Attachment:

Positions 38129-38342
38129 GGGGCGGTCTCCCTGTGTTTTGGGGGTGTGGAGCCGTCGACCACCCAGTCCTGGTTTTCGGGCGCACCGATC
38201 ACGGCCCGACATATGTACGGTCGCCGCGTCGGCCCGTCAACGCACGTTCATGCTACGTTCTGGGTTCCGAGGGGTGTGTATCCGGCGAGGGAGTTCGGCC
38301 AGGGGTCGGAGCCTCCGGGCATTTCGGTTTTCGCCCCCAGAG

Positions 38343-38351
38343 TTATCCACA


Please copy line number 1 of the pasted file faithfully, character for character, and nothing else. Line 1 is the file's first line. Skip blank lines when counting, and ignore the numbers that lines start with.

Positions 38129-38342